Book: Brain Rules for Baby

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I loved the Brain Rules book. The original discussed why the brain works the way it does (including the studies) and gave specific activities one can do to boost the efficacy. An example: the brain is a major consumer of oxygen, so scientists have found that intense exercise improves function by getting more oxygenated blood to the brain.

I need to re-read it as it has been a decade. I recently got the baby one.

Some quotes:

Having a first child is like swallowing an intoxicating drink made of equal parts joy and terror, chased with a bucketful of transitions nobody ever tells you about.

This is 1,000% true.

As a scientist, I was very aware that watching a baby’s brain develop feels as if you have a front row seat to a biological Big Bang. The brain starts out as a single cell in the womb, quiet as a secret. Within a few weeks, it is pumping out nerve cells at an astonishing rate of 8,000 per second. Within a few months, it is on it’s way to becoming the world’s finest thinking machine.

Some notes I took.

  1. Perception begins at weeks for most senses. And memory persists after birth, but stimulation too early is harmful and later not going to make a genius.
  2. Everything is a balancing act. During pregnancy especially weight, nutrition, stress, exercise.
  3. Chronic or acute stress passes those hormones through the placenta and children seeing it stunt brain growth observing it. Husbands need to keep their wife not stressed. Happy is the ideal, but at least not stressed. This can be 8 IQ points.
  4. Exercise can reduce pushing time and reduce the time baby is without oxygen and reduce stunted brain development.
  5. Kinds of intelligence:
    1. Record information, aka crystallized intelligence.
    2. Improvisation
    3. Desire to explore
    4. Self-control
    5. Creativity
    6. Verbal communication
    7. Decoding nonverbal communication
  6. Ingredients for happy kids:
    1. a demanding but warm parenting style ( responsiveness & demandingness)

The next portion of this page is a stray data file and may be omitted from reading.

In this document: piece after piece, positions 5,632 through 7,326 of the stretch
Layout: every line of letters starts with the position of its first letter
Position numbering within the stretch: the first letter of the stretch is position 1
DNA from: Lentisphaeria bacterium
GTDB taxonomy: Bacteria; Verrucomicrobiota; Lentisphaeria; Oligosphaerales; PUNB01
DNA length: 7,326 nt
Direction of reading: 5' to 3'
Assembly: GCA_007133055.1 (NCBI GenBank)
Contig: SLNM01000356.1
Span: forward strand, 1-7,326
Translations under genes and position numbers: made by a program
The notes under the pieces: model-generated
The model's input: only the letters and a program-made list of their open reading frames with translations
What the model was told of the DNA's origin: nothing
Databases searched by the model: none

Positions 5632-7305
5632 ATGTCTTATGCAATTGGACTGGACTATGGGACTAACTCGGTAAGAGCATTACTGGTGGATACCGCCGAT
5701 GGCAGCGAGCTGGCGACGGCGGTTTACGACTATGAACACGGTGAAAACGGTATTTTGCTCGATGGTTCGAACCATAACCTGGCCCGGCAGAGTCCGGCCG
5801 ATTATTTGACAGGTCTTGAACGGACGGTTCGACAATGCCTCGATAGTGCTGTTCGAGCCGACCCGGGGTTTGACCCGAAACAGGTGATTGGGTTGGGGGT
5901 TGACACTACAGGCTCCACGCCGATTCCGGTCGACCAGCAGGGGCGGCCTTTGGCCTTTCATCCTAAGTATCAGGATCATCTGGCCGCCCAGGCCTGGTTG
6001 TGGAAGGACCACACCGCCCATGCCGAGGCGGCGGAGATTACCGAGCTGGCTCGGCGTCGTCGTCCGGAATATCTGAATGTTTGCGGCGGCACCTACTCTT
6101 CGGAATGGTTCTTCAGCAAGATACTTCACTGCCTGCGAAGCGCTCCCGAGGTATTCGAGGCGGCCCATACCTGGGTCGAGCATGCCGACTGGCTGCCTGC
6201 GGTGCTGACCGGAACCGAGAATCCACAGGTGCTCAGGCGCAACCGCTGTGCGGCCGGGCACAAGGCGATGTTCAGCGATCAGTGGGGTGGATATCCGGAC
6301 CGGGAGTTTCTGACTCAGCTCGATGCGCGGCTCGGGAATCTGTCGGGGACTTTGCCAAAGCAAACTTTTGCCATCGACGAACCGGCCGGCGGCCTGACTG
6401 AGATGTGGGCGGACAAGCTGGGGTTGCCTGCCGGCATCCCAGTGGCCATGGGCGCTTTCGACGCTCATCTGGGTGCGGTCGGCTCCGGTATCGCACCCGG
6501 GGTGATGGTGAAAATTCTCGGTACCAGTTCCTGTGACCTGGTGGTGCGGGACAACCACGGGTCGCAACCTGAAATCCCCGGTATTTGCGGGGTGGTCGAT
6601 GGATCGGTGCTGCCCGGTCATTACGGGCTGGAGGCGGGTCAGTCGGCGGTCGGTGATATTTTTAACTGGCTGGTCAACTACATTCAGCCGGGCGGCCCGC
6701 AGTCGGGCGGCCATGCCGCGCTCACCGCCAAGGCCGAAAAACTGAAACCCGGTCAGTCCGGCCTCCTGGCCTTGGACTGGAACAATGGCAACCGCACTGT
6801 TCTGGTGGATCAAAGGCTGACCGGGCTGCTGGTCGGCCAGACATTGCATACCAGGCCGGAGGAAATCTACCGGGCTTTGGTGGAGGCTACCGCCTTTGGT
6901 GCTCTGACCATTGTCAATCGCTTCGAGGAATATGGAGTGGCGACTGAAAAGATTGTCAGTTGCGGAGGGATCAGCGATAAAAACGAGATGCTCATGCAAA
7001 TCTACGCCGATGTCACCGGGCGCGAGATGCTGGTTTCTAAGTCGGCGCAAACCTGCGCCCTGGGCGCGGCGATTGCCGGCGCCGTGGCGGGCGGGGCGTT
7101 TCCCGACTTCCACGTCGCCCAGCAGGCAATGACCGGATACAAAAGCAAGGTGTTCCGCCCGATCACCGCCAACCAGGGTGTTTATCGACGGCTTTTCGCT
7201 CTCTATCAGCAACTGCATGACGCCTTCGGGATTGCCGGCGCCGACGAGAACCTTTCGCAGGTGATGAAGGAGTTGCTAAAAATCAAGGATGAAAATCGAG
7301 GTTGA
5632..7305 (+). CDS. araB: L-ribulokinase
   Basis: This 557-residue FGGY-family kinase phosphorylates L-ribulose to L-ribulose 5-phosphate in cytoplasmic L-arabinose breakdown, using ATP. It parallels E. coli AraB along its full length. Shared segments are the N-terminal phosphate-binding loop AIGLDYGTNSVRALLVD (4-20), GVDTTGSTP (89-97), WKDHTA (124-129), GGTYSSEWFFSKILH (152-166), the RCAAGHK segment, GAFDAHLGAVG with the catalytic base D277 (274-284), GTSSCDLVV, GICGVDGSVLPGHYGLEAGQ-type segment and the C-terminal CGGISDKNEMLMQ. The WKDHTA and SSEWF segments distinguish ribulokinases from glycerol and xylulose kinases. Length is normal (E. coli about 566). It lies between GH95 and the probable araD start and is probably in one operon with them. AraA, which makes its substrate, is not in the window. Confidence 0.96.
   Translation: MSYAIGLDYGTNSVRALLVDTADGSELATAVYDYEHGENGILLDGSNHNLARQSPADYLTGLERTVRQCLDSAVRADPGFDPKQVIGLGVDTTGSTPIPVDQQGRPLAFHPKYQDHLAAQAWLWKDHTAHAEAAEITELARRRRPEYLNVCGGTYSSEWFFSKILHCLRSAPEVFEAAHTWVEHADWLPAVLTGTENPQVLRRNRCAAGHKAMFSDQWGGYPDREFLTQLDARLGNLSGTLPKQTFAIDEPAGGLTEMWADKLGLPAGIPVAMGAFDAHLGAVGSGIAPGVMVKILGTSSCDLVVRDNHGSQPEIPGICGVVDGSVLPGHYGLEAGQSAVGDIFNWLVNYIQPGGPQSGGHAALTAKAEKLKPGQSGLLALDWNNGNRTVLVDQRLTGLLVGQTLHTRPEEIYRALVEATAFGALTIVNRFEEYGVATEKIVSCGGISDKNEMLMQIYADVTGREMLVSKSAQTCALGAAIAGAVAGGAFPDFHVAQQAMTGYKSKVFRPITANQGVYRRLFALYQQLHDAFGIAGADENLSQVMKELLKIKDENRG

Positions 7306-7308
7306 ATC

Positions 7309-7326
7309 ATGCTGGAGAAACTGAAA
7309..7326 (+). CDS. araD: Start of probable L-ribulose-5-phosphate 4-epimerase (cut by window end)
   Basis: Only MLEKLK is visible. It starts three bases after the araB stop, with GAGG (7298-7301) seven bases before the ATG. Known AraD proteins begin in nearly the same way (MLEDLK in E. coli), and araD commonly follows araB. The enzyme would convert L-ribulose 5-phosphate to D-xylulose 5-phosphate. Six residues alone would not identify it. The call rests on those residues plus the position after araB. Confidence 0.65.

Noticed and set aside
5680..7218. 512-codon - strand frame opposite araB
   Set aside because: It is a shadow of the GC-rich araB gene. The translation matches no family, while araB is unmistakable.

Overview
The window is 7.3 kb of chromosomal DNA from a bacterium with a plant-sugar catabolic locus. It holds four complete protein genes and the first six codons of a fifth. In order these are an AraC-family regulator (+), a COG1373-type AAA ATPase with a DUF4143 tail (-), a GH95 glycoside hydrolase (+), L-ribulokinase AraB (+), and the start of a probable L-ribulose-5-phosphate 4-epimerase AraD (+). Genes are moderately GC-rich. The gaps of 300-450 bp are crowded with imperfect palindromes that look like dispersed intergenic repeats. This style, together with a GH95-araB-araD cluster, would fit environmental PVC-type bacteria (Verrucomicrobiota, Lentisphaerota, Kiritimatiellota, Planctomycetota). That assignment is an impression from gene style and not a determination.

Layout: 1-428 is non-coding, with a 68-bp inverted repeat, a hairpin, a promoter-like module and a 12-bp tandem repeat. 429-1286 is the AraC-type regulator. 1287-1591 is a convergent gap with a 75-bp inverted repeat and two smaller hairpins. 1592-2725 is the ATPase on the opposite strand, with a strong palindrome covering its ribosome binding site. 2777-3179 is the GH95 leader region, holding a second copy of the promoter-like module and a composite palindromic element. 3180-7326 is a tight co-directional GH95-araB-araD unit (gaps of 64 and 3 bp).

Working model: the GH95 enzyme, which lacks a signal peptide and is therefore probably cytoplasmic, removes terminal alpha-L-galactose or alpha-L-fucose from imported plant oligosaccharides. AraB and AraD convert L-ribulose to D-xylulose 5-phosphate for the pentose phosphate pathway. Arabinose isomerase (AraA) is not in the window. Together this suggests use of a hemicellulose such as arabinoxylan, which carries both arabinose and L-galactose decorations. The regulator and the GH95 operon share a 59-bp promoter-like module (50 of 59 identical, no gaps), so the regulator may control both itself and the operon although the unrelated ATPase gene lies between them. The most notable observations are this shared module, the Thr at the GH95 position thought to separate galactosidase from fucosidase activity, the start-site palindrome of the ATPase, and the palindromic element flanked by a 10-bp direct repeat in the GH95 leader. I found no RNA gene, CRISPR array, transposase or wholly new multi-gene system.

2. comfort with your own emotions
    3. tracking your child’s emotions (don’t ignore & don’t helicopter)
    4. verbalizing emotions (describe emotions)
    5. running toward emotions (emotions are reflexive; behavior is a choice; be consistent with rules on behavior; turn intense feelings into teachable moments)
    6. two tons of empathy
  7. Behavior modification basic principles.

Overall, I really enjoyed the book. The thing I liked the most about the original was he named a rule and went on about why it is important and the research justifying it. This book lacked that simplistic and novel model, which put me off.

 

 

Study: Rethinking Stress: The Role of Mindsets in Determining the Stress Response

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This caught my eye because I’ve read about the growth mindset often over the past several years. And, I feel that how I responded to stress in my professional life is responsible for my achievements.

Study 1: I found the use of the invention of a Work Performance Scale adapted from a Role-Based Performance Scale interesting. I’d like to compare the two. But, offhand, it is self-reporting, which I dislike for the tendency of the taker to say what they think is wanted not what they think. (And even if they put they think, our view of ourselves is skewed from inner dialogue biases and justifications.) They decided the data shows that stress mindset is a distinct variable among others already determined for stress. They probably overly generalize to health and well-being when their measure was just on work performance.

This additional variable thing seems to trigger warning bells about confirmation bias in my head. It strongly confirms my existing worldview in that I’ve seen people who take on challenges head-on and others who squander the opportunity.

I just skimmed the rest from here. Study 2 appears to try to determine if it works similar to growth-fixed mindsets. Study 3 appears to look at positive and negative feedback with stress mindsets.

Crum, AJ and Salovey, P and Achor, S. “Rethinking Stress: The Role of Mindsets in Determining the Stress Response.Journal of Personality and Social Psychology, 2013, Vol. 104, No. 4, 716 –733. DOI: 10.1037/a0031201